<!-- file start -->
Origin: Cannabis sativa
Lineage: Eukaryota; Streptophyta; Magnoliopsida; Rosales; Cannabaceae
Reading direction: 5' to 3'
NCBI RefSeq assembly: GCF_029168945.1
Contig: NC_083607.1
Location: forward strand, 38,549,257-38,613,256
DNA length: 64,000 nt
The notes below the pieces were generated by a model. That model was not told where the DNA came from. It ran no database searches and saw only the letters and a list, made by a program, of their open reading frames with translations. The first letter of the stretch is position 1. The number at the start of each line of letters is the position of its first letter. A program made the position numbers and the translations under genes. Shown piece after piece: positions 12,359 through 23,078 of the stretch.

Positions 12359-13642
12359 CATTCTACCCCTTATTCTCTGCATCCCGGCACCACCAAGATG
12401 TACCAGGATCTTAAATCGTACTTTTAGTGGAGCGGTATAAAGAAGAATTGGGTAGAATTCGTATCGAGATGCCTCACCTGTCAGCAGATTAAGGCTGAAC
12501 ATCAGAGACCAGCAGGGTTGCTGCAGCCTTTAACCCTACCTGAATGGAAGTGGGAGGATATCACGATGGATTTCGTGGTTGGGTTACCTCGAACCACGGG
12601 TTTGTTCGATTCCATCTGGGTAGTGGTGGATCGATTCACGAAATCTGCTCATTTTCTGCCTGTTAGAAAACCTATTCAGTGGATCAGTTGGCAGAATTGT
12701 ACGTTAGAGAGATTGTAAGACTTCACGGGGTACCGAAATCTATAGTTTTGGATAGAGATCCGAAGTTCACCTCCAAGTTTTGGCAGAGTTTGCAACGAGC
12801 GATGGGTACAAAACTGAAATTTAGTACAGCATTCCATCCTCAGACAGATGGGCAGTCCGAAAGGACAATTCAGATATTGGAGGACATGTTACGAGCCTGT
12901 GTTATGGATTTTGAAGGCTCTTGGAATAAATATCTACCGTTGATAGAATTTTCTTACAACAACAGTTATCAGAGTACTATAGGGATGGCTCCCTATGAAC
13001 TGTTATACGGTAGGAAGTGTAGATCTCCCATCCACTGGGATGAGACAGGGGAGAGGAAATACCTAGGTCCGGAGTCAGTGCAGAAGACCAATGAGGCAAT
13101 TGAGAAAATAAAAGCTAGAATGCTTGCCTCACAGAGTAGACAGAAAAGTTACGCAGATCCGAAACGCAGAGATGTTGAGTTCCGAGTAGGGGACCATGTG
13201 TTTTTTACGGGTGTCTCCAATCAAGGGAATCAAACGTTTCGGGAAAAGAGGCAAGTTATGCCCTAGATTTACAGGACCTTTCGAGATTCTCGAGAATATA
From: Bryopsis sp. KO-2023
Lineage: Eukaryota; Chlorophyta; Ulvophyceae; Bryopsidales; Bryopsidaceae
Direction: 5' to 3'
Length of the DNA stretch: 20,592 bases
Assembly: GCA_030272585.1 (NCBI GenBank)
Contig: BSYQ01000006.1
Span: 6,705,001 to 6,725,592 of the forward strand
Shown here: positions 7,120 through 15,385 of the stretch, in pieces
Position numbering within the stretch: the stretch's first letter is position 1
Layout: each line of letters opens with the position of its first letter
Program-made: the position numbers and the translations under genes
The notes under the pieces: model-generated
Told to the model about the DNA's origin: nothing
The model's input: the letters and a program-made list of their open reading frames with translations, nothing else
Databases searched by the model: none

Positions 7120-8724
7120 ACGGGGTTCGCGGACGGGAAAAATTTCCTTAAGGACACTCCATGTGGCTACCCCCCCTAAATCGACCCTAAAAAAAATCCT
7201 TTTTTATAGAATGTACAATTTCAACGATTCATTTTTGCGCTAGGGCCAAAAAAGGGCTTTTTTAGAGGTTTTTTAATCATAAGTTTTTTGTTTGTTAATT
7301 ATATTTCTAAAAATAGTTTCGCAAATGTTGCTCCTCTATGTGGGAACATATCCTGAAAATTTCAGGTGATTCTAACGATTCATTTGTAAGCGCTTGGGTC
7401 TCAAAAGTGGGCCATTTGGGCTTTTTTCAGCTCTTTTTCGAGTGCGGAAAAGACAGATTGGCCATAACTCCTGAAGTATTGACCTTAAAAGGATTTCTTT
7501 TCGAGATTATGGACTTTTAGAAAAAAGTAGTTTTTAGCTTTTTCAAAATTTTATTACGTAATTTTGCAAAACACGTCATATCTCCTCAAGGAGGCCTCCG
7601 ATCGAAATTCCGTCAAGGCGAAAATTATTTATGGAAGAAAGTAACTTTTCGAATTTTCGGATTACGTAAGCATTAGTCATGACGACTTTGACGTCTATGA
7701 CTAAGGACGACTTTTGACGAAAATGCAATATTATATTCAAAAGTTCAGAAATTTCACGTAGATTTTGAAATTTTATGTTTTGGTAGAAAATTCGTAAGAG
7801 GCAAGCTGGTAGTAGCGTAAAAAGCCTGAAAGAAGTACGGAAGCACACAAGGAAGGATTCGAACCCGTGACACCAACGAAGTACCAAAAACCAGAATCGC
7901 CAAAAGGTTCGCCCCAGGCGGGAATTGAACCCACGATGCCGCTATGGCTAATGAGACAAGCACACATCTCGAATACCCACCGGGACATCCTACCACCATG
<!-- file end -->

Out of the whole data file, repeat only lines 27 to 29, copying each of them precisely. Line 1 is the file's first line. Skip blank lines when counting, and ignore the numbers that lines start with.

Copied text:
Shown here: positions 7,120 through 15,385 of the stretch, in pieces
Position numbering within the stretch: the stretch's first letter is position 1
Layout: each line of letters opens with the position of its first letter